THE PINK DOLPHIN: Ecuador creates Galápagos marine sanctuary to protect sharks
Ecuador creates Galápagos marine sanctuary to protect sharks
Belgium-sized area around northern islands of Darwin and Wolf will be off-limits for fishing in bid to conserve sharks and unique habitat
A group of hammerhead sharks swims over a sandy bottom with garden eels at Darwin Island. Photograph: Enric Sala/National Geographic Pristine Seas
By Jessica Aldred
Ecuador has created a new marine sanctuary in the Galápagos Islands that will offer protection to the world’s greatest concentration of sharks.
Some 15,000 square miles (38,000 sq km) of the waters around Darwin and Wolf – the most northern islands – will be made off limits to all fishing to conserve the sharks that congregate there and the ecosystem on which they rely.
Several other smaller “no-take” areas have also been created throughout the volcanic archipelago, a biodiversity hotspot around 600 miles (1,000km) off the coast of Ecuador in the Pacific Ocean.
The announcement of the new reserve, which is the same size as Belgium, means that 32% of the waters around Galápagos will now be protected from fishing and other extractive industries. It will be incorporated into the existing 80,000-square mile marine reserve created in 1998.
Until now, small-scale local fishing cooperatives had been allowed to operate in the area, but the government says additional protection is now essential as the habitat has come under increased pressure from global warming and incursions by industrial trawlers and illegal shark fin hunters.
More than 34 different species of shark can be found off the shores of the Galápagos including the largest shark species, the filter-feeding whale shark, the migratory hammerhead shark and the Galápagos shark.
The world’s shark populations are in steep decline. Scientists estimate that about 100 million sharks are killed every year, representing 6-8% of all sharks and far outstripping the ability of populations to recover.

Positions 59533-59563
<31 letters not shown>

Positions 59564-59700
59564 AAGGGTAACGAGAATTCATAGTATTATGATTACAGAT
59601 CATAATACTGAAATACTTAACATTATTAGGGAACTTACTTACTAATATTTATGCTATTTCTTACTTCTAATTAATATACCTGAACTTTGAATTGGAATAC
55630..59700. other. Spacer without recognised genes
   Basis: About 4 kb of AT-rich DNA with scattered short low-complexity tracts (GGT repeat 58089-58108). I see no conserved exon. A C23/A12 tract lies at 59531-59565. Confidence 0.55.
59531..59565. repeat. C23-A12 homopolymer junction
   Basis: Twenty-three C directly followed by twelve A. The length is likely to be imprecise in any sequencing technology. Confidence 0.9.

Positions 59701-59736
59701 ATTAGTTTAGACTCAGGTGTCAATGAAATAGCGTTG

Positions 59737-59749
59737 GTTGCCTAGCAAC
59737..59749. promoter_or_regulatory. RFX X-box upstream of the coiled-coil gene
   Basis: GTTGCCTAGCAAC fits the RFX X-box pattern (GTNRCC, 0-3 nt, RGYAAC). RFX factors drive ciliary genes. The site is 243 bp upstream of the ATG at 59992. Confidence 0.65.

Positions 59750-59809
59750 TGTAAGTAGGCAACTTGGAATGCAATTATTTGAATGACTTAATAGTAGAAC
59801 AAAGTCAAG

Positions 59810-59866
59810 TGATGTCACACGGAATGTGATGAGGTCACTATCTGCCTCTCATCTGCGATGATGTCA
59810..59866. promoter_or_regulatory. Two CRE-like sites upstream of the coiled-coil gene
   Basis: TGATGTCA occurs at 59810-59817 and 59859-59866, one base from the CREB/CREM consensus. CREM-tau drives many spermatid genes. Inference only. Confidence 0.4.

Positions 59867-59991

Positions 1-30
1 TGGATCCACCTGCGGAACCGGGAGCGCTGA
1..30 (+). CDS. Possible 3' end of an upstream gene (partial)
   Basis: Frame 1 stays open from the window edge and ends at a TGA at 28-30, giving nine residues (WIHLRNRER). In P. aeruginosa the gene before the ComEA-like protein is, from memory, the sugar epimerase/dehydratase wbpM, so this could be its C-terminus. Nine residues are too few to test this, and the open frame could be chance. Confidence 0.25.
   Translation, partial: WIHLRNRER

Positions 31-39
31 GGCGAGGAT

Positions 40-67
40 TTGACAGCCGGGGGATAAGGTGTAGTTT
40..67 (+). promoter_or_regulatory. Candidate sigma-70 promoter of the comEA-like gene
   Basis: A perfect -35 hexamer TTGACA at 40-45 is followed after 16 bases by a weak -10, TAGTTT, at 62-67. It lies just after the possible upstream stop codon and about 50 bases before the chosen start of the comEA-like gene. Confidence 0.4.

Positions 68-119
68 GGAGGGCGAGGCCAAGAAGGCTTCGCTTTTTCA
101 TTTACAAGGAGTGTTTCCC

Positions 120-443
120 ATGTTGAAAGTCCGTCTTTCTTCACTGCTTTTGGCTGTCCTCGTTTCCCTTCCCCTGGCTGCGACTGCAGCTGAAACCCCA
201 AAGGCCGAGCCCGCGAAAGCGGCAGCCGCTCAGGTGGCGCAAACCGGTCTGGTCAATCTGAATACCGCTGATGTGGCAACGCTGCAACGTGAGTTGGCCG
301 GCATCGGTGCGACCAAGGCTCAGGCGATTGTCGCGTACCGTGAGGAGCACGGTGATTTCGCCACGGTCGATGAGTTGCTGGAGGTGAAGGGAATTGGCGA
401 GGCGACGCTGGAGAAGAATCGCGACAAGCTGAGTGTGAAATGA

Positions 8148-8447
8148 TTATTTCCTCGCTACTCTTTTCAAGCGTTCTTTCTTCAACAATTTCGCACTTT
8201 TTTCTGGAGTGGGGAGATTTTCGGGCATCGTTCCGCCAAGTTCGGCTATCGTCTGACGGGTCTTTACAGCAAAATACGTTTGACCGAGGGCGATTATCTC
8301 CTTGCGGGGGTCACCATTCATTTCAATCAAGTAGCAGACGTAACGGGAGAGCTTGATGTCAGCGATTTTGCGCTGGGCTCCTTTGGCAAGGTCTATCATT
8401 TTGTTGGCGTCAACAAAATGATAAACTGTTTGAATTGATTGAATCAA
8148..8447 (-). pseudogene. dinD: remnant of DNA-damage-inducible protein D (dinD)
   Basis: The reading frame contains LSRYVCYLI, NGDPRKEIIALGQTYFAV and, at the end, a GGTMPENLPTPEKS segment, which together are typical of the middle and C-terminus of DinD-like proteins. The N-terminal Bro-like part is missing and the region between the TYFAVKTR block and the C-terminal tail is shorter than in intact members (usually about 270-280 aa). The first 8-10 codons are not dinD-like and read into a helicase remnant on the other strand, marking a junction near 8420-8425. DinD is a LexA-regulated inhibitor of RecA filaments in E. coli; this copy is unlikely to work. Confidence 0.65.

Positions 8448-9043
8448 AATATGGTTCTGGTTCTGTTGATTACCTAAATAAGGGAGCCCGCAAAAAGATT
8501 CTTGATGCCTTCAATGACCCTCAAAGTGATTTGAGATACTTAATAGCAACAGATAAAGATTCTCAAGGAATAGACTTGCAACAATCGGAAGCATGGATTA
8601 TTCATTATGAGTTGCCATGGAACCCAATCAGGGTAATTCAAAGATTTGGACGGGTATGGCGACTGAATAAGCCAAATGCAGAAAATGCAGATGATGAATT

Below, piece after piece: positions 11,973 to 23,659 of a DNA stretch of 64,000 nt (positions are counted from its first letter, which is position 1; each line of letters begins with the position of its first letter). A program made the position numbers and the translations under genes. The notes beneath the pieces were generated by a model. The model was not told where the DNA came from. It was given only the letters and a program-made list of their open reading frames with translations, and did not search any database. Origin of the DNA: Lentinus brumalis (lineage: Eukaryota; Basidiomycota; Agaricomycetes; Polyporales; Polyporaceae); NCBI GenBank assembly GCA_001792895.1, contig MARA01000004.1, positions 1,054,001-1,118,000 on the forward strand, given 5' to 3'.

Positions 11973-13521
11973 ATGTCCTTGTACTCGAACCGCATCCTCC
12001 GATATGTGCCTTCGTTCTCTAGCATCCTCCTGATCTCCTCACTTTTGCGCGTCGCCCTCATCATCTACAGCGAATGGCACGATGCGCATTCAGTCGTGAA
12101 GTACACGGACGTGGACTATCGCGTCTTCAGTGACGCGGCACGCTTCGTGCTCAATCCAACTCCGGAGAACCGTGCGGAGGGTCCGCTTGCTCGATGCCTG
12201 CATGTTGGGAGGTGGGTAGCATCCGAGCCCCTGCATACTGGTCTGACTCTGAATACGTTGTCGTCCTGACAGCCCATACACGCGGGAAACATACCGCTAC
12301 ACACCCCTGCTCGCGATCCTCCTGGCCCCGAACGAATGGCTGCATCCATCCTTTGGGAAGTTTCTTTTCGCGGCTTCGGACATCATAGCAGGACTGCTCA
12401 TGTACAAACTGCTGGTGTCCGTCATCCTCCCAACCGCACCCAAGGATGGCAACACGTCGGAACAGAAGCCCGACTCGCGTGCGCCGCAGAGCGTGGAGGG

A Galápagos sea lion chases a large school fish. Photograph: Enric Sala/National Geographic Pristine Seas
The government hopes the new protection will support a breeding ground that can allow sharks to grow to full size and repopulate the world’s oceans. It hopes the shark sanctuary, together with the existing marine reserve, will strengthen international pressure for ocean conservation, action on shark finning and more ambitious action on climate change.
Environment minister, Daniel Ortega Pacheco, said: “These pristine waters around the Galápagos archipelago are precious not just for Ecuadorians but for the whole balance of our ocean systems. Shark populations in steep decline around the world come here to rest and breed and we want to guarantee complete sanctuary for them.”
The Galápagos Islands were the source of Charles Darwin’s theory of evolution and are seen as a priceless “living laboratory” for scientists.
The combination of cold and warm ocean currents make it one of the most biodiverse marine habitats in the world, supporting almost 3,000 species of fish, invertebrates and marine mammals, endemic seabirds and the world’s only marine iguana. Because of their remote and isolated nature, many species – such as the famous giant tortoises – are found only in the Galápagos and have not changed much since prehistoric times.
Almost 99% of the land area of the islands, which are recognised by Unesco as a world heritage site, are protected as a nature reserve with no habitation allowed and strictly-regulated tourism. The existing marine reserve – one of the world’s largest – was created 18 years ago to protect the unique habitat from industrial fishing.
At the launch of the newest reserve, Ecuador’s president, Rafael Correa, will say: “The establishment of this marine sanctuary represents a major breakthrough, not least because it hosts the largest biomass of sharks in the world, which is an indicator of the pristine condition of the site as well as the importance of conservation.”
The scheme has been supported by the National Geographic Foundation, which has offered compensation to the local fishing cooperatives. The government says evidence from other no-take zones around the world shows there is net benefit for local fishermen through an increase in fish numbers outside the protected zone.
A 2015 economic study calculated that the tourism value of a shark over its lifetime in the Galápagos is US$5.4m (£3.75,) while a dead shark brings in less than US$200.